Selectspecs had not included the £5.95 cost for delivery when comparing their prices with those on the high street. We acknowledged that Selectspecs had a high street branch in Westgate on Sea, Kent but we considered most respondents to a nationally-broadcast TV ad would not live locally and would need to pay the delivery charge, which increased the cost of a £6 pair of glasses to £11.95. For most respondents, therefore, Selectspecs' glasses would be 20 times cheaper only in relation to prescription glasses costing £239 or more on the high street. Although Selectspecs had found examples of glasses at that price, they were not typical according to the evidence they provided. Because we had not seen substantiation that showed the claim was true in most cases for most consumers, we concluded that it was likely to mislead.
The ad breached BCAP Code rules
The standards objectives, insofar as they relate to advertising, include:
a) that persons under the age of 18 are protected;
b) that material likely to encourage or incite the commission of crime or lead to disorder is not included in television and radio services;
c) that the proper degree of responsibility is exercised with respect to the content of programmes which are religious programmes;
d) that generally accepted standards are applied to the contents of television and radio services so as to provide adequate protection for members of the public from inclusion in such services of offensive and harmful material;
e) that the inclusion of advertising which may be misleading, harmful or offensive in television and radio services is prevented;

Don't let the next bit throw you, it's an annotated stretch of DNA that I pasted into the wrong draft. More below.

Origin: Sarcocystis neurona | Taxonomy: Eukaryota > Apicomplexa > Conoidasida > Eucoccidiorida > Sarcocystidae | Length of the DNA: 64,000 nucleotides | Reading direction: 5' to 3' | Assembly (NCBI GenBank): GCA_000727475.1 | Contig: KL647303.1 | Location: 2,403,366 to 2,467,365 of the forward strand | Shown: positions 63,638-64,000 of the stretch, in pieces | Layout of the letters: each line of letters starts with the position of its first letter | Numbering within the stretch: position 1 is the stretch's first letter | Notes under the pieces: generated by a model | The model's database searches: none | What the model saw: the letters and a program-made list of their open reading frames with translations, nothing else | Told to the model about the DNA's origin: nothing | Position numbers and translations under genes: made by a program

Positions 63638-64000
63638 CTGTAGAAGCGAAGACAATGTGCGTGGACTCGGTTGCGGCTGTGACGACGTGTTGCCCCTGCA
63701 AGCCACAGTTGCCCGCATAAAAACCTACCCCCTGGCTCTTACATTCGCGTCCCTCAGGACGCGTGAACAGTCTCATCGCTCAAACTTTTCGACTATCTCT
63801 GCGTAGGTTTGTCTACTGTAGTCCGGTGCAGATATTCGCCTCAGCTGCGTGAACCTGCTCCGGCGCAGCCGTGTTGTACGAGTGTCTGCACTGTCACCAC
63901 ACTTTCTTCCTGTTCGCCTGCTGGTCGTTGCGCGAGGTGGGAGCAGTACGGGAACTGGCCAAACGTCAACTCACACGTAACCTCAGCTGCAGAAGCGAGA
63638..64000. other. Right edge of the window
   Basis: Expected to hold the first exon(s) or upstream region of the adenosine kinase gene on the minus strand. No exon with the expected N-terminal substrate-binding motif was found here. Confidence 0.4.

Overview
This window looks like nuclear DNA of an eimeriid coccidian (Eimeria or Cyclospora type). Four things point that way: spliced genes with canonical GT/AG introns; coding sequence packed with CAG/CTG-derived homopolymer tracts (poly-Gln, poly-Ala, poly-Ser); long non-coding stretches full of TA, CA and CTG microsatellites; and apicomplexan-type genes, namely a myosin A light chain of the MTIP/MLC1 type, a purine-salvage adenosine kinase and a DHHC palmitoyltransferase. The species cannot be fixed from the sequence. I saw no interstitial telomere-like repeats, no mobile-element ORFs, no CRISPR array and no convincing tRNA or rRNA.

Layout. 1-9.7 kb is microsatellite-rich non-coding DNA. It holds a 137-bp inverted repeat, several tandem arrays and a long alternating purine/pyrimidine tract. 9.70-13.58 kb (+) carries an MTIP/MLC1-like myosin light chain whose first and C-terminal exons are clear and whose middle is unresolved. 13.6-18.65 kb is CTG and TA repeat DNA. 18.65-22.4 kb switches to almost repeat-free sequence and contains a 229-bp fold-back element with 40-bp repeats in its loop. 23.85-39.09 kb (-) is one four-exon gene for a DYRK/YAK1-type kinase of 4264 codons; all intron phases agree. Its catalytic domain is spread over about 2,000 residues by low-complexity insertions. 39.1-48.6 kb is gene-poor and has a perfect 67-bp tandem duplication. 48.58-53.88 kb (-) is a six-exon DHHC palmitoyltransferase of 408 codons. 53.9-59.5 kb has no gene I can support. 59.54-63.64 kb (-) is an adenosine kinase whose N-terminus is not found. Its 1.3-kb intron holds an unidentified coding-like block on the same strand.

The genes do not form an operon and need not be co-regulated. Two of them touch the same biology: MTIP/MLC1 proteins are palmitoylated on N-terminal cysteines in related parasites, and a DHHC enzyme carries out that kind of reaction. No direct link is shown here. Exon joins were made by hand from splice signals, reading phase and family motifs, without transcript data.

f) that the international obligations of the United Kingdom with respect to advertising included in television and radio services are complied with [in particular in respect of television those obligations set out in Articles 3b, 3e,10, 14, 15, 19, 20 and 22 of Directive 89/552/EEC (the Audi Visual Media Services Directive)];
g) that there is no use of techniques which exploit the possibility of conveying a message to viewers or listeners, or of otherwise influencing their minds, without their being aware, or fully aware, of what has occurred"
Section 3.9 3.9 Broadcasters must hold documentary evidence to prove claims that the audience is likely to regard as objective and that are capable of objective substantiation. The ASA may regard claims as misleading in the absence of adequate substantiation. 2). (Misleading advertising), 3.9 3.9 Broadcasters must hold documentary evidence to prove claims that the audience is likely to regard as objective and that are capable of objective substantiation. The ASA may regard claims as misleading in the absence of adequate substantiation. (Substantiation), 3.18 3.18 Price statements must not mislead by omission, undue emphasis or distortion. They must relate to the product or service depicted in the advertisement. (Prices) and 3.33 3.33 Advertisements that include a comparison with an identifiable competitor must not mislead, or be likely to mislead, consumers about either the advertised product or service or the competing product or service. (Comparisons with identifiable competitors).
The ad must not appear again in the form complained of. We told Selectspecs to ensure that they held adequate substantiation for price comparison claims in future and to ensure the claims did not mislead by, for example, suggesting that savings were likely to be more significant or apply more widely than was actually the case.